What do you do when you catch your child lying? Maybe instead of lecturing our kids when they make a mistake, we need to remind them how precious they are to us.

I want to trust my kids, but sometimes things happen—like lying—that undermine my ability to trust them. I caught one of my kids this morning at our neighbor’s house surfing the Internet. I was supposed to pick this one up at 9:00 a.m. but instead got to the house at 8:00 a.m., catching him off guard. When I entered the house he literally leaped out from the office by the front door and looked as surprised as I was.

My heart was broken. I had made a very big deal about not getting on the Internet outside of our home, and he’d broken that rule, and he knew he was wrong. As we were driving to my in-laws house I was getting more upset the longer I lectured him. I was going into great detail on how he hurt me by sneaking around and doing something he knew he should not do. How my trust level with him was spiraling down and almost completely gone. The more I talked the more I got upset and hurt over the ordeal.

But then, all of a sudden, the Holy Spirit convicted me in a powerful and immediate way. I was informed to stop lecturing and start loving my son. I was feeling discouraged because it didn’t seem that he really cared that he got caught breaking a very important rule to me. He wasn’t repentant, but rather, he was simply giving me the “right” answers to my accusations.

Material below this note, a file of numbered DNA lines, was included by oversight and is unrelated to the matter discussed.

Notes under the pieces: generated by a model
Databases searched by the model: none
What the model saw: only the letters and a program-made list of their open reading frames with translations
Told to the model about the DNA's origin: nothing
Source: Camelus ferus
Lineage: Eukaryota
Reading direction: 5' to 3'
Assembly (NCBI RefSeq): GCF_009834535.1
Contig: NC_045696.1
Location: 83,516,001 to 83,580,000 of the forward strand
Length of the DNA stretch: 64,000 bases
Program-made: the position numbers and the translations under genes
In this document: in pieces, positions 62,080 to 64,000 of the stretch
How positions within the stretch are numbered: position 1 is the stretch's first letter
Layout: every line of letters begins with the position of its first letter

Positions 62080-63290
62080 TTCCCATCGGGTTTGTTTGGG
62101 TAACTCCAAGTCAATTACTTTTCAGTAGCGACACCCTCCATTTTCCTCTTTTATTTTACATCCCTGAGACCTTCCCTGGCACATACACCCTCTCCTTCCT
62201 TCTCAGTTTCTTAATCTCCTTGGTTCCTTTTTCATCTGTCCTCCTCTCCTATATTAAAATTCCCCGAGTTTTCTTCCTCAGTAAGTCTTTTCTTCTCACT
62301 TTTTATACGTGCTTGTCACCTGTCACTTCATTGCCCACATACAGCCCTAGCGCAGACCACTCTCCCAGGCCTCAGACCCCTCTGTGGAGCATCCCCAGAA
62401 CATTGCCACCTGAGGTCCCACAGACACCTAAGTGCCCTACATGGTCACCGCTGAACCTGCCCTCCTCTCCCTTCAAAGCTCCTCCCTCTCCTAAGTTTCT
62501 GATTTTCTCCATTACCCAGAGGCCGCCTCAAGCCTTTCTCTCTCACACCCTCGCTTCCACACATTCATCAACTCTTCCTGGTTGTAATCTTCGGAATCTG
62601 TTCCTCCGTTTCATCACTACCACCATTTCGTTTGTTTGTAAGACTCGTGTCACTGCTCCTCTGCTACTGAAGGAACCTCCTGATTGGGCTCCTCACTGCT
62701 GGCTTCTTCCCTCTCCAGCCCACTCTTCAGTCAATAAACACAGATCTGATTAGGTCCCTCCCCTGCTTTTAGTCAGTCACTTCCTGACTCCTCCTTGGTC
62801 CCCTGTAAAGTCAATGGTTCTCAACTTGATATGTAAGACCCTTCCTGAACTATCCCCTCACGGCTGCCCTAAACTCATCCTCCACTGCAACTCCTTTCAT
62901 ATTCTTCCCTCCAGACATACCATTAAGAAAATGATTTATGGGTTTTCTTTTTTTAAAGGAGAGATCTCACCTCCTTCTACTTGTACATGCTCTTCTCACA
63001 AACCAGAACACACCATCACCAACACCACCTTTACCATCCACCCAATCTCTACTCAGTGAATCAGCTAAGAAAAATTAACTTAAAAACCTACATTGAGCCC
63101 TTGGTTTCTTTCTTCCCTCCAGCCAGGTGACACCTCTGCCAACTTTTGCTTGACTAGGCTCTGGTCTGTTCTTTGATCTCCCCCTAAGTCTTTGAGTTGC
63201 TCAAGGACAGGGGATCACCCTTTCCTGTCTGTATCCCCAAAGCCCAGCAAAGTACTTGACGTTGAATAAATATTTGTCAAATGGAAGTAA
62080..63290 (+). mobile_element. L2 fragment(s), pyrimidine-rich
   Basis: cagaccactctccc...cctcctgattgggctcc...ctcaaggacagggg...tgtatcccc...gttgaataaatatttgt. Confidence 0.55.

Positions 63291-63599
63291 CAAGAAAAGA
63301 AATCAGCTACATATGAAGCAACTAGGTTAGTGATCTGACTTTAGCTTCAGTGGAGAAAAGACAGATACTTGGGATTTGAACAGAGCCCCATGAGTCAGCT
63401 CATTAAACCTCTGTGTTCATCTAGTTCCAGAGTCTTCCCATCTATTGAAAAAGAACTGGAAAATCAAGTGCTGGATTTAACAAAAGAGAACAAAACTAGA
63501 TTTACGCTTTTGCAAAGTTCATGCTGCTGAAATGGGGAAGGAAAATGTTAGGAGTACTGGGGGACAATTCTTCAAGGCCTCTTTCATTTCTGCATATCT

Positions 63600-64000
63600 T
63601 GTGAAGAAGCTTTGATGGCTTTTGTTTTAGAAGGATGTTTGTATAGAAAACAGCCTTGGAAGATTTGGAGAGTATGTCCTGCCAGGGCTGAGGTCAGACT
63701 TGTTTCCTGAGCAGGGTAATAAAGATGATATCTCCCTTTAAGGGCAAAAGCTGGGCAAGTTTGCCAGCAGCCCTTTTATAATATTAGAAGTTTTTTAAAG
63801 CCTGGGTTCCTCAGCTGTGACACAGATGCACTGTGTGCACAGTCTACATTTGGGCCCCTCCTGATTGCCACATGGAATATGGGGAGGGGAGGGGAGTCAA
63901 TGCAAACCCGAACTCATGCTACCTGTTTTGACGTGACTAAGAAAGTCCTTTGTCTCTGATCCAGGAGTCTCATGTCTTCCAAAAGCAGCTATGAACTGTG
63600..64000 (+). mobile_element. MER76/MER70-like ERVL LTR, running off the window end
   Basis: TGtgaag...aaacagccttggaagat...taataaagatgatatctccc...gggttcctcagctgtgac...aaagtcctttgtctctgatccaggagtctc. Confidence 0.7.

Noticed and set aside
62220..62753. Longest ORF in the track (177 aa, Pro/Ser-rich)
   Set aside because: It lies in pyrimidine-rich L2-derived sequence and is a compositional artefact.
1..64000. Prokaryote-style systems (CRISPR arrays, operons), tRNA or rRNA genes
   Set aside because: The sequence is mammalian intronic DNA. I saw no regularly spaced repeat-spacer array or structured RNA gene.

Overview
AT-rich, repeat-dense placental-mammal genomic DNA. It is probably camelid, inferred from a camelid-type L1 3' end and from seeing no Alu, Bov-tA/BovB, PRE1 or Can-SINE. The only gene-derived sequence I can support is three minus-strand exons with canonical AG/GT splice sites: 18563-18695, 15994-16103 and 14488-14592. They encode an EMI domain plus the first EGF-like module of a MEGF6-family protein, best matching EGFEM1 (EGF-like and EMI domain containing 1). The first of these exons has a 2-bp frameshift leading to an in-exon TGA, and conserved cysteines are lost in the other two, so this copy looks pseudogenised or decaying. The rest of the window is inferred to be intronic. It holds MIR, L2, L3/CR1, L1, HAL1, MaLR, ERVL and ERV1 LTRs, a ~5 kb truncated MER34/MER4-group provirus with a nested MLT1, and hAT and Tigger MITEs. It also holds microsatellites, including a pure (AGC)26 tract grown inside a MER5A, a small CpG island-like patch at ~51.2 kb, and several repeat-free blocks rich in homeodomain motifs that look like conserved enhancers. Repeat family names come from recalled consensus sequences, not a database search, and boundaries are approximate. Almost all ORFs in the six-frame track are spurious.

Once I started sharing with my son how much I loved him, and that the only reason I was making a big deal out of this situation was that I care for him tremendously. I care about his character. I care about his integrity. Once I started sharing this information to my son, I actually broke down and started crying. It was only then that I saw in his eyes the validation of my hurt. He finally got it:

“Dad loves me and only wants the best for me.”

I pulled the car over on the side of the street and hugged my son. I could see his heart was broken because of the hurt he caused me. It was a powerful moment. He still got a consequence for disobeying, but I felt like he got the real message:

“I dishonored dad today, and I don’t like that feeling.”

Maybe instead of lecturing our kids when they make a mistake, we need to remind them how precious they are to us.


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